Apr 032016

Rearview Mirror


Tons of metal bands have mined the works of J.R.R. Tolkien for everything from band names to album and song titles and lyrics. Few have excavated his writing as extensively as Austria’s Summoning, in part because the band have been plying their trade for such a long time. Since their formation in 1993, Summoning have produced seven albums (the last of which was 2013’s Old Mornings Dawn), three EPs, and an assortment of early demos and splits.

Summoning are probably best known for creating an epic, atmospheric, synth-heavy sound that captures the mythic, heroic sagas that have often inspired them and that have been reflected in their lyrics. But the album I’ve chosen for this Sunday’s look back at metal’s past — 1999’s Stronghold — is the first one in which the lyrics were not all derived from Tolkien (according to this source), and it’s often referred to as one that marked a change in the band’s sound, one that even Summoning have described (here) as “much more guitar orientated with more compact keyboard-melodies”. And this further statement about Stronghold appears on the band’s official site:




“So Stronghold maybe could be seen as the most ‘commercial’ album of the band. For the first time female vocals have been used (done by ‘Tania B‘ from ‘Die Verbannten Kinder Evas‘). On this release Summoning went on to experiment with spoken word samples; in this case from the movie Braveheart again and Legend.

“What many people didn’t recognize is that the intro melodie is the same one as the outro, but pitched down a few notes and manipulated a bit.”

Speaking of the intro, the first track “Rhûn” (the Elvish word for “east”) is what motivated me to select this album for today’s Rearview Mirror installment. A friend of mine from overseas remarked to me on Facebook yesterday about this track: “Whenever I hear an intro of a black metal band, I always think of this one, can it get better?” And it is indeed a great beginning — followed by a real grabber in “Long Lost To Where No Pathway Goes”. But this whole, dark, more riff-centric album is wonderful. Here’s the track list with time counts for the album stream below:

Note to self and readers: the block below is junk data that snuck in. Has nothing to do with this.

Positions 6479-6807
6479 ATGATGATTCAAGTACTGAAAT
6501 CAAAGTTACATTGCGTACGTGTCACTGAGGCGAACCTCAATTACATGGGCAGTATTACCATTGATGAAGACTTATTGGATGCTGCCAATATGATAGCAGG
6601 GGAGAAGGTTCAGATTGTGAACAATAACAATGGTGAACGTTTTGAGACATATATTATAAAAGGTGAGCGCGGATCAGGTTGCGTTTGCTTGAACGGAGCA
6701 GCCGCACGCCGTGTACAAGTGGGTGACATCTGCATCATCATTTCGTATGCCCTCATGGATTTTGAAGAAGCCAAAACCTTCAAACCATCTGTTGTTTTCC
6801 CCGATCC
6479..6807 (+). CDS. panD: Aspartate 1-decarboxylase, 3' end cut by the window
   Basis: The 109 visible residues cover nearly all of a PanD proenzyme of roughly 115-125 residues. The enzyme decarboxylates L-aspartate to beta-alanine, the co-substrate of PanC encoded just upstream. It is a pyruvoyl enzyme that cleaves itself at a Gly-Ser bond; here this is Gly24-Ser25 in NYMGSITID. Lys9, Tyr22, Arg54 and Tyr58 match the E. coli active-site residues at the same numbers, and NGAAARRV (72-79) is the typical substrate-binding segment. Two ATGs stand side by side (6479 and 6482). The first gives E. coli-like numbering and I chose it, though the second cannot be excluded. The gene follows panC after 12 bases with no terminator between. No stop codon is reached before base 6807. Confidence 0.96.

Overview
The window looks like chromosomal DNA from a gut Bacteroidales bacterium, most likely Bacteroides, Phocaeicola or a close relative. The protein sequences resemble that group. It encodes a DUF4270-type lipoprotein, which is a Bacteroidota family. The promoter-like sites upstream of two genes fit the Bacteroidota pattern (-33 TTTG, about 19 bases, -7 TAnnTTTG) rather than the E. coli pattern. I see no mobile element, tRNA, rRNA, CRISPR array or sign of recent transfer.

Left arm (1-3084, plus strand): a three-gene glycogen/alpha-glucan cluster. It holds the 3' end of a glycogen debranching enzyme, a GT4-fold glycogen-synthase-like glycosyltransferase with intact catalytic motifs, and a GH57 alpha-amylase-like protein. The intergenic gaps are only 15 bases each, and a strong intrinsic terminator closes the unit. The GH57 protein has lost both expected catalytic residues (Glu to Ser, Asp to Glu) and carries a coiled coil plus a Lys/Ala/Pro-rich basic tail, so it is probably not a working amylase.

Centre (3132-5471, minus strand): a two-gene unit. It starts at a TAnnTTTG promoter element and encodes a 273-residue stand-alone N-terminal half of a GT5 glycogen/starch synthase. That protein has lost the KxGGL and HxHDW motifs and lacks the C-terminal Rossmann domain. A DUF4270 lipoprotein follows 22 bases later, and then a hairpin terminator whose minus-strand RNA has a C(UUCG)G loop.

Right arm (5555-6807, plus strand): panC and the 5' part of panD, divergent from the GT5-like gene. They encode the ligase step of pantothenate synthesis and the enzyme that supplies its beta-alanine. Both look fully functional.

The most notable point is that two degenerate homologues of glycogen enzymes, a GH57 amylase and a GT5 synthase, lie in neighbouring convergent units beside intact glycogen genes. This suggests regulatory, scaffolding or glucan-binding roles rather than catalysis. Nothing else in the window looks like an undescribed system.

1. Rhun 3:25
2. Long Lost to Where No Pathway Goes 7:23
3. The Glory Disappears 7:50
4. Like Some Snow-white Marble Eyes 7:20
5. Where Hope and Daylight Die 6:29
6. The Rotting Horse on the Deadly Ground 8:26
7. The Shadow Lies Frozen on the Hills 7:01
8. The Loud Music of the Sky 6:48
9. A Distant Flame Before the Sun 9:00




  1. I’ve always meant to dive into Summoning’s work, but never have gotten around to it. I can say that this album is sounding pretty cool on first listen.

    • I’m in the same boat – I picked up Old Morning’s Dawn and always meant to check out some more; liking what I’m hearing here.

  2. I really love these guys and this style of epic metal. Worth noting that they have strong links to Abigor.

    As well, some of my other faves of this style are last years Utstott record, Hjorungavagr and Caladan Brood – Echoes of Battle, which is, in fact, my very favorite of this style of metal. It involves the mythology of the Malazan Book of the Fallen as opposed to Lord of the Rings. Any fantasy readers out there would be doing themselves a great service to read the Malazan series.

    • Agree, Caladan Brood are fantastic! But my fave album in this style is ‘Let mortal heroes sing your fame’ (the follow up to Stronghold). And isn’t that the best album title ever?

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